4. #964
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    At W2W in Phoenix USA Stephen Davies clearly explained the different astrocytes his team are working on and other interest of sci. Why basic research for such or why such isn’t by now entering a trial setting, shouldn’t come as a surprise.

    Read above David.

  5. #965
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    Quote Originally Posted by FriendlySprite View Post
    Dear Schmeky,



    Did you watch the the video from W2W 2010 all the way to the end?

    In the last 3-4 minutes, Dr. Davies discussed his more recent discoveries concerning Decorin, particularly as they potentially benefit chronics.

    At 22:14, he said that when Decorin alone was infused into the injured spinal cord, they found a 17-fold increase in plasmin, an enzyme which breaks down scar tissue.

    At 22:27, he discussed "What can decorin do to promote axon regeneration in the chronically injured spinal cord?"

    He said they found that Decorin not only increases enzymes (such as plasmin) that break down established scar tissue, but that it can "de-sensitize neurons to scar CSPGs and mylein inhibitors."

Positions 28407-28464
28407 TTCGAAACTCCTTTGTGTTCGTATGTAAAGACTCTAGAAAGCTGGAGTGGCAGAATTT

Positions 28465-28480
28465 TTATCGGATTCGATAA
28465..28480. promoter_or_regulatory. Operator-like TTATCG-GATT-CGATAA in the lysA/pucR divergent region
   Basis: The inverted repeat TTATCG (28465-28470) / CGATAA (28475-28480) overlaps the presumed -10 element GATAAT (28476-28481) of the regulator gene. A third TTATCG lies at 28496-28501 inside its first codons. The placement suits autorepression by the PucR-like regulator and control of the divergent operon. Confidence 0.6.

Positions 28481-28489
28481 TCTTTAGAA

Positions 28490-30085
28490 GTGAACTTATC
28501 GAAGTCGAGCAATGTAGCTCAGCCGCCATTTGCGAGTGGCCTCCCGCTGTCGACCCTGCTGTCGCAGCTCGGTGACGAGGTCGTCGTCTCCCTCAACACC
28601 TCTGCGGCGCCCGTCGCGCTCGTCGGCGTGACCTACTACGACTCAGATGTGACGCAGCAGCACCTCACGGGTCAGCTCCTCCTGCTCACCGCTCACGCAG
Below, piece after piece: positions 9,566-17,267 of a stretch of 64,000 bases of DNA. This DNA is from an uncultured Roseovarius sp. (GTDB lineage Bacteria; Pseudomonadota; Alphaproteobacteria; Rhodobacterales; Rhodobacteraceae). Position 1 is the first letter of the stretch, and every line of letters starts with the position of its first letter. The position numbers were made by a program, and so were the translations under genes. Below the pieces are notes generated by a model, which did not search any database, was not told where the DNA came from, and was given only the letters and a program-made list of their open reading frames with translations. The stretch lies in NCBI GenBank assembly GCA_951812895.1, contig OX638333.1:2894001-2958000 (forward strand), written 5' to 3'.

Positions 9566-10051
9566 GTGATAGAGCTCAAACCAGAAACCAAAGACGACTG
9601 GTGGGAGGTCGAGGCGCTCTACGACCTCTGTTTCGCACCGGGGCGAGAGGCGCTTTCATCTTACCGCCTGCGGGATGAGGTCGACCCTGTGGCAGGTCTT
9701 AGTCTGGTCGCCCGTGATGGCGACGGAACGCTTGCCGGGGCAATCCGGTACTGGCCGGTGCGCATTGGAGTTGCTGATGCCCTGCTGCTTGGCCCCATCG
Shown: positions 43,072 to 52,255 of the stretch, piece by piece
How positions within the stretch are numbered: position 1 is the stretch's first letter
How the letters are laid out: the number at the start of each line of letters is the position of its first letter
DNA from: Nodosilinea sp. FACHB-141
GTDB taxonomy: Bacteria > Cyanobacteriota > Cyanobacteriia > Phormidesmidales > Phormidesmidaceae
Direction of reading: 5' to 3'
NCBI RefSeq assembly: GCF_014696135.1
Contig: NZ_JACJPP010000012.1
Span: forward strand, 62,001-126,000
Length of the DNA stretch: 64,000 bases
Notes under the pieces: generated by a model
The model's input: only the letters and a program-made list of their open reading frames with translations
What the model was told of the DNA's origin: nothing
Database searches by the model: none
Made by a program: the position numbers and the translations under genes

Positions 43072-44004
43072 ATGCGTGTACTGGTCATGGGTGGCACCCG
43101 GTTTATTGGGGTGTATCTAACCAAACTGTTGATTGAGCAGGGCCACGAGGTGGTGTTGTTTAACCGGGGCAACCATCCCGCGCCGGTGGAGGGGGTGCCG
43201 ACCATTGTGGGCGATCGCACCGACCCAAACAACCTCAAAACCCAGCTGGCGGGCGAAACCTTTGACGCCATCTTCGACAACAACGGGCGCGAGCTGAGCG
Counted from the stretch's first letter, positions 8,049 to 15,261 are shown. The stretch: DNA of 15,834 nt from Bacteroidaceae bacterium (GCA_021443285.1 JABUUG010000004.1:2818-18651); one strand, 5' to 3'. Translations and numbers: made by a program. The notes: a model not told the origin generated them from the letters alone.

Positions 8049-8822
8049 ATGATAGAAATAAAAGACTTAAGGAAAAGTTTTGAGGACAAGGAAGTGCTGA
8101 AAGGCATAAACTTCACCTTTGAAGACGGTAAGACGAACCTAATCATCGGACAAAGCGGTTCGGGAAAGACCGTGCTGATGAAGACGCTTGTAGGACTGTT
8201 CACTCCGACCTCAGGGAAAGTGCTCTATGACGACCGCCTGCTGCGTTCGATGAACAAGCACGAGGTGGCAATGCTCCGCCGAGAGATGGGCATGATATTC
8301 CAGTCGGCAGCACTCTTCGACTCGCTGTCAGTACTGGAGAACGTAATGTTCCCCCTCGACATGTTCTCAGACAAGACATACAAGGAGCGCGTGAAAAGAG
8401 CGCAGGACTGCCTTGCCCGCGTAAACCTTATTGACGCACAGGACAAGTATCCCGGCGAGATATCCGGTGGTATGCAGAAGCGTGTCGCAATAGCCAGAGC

At 23:21 he showed a slide indicating that when adult sensory neurons were transplanted onto adult spinal cord myelin, growth was very poor, but when Decorin was added, axon growth increased nearly five-fold within hours.

    At 23:47 he showed a slide indicating that when adult sensory neurons were transplanted onto inhibitory scar CSPGs, growth was again very poor, but when Decorin was added, axon growth increased nearly 15-fold within hours. To quote Davies:

    "Decorin can directly boost the ability of neurons to grow axons on inhibitory molecules found throughout the chronically injured spinal cord."


    The last three lines from his final slide, concerning his "Ongoing studies":

    Testing human decorin & hGDAsBMP in chronic contusion SCI models

    Combinations of GDAs, Decorin and rehab

    Development of GDAsBMP for future human trials


    He said they were actively working to determine what the most effective combinations are for both acute and chronic human SCI.

    The "Research Projects" section of his faculty page also concludes with: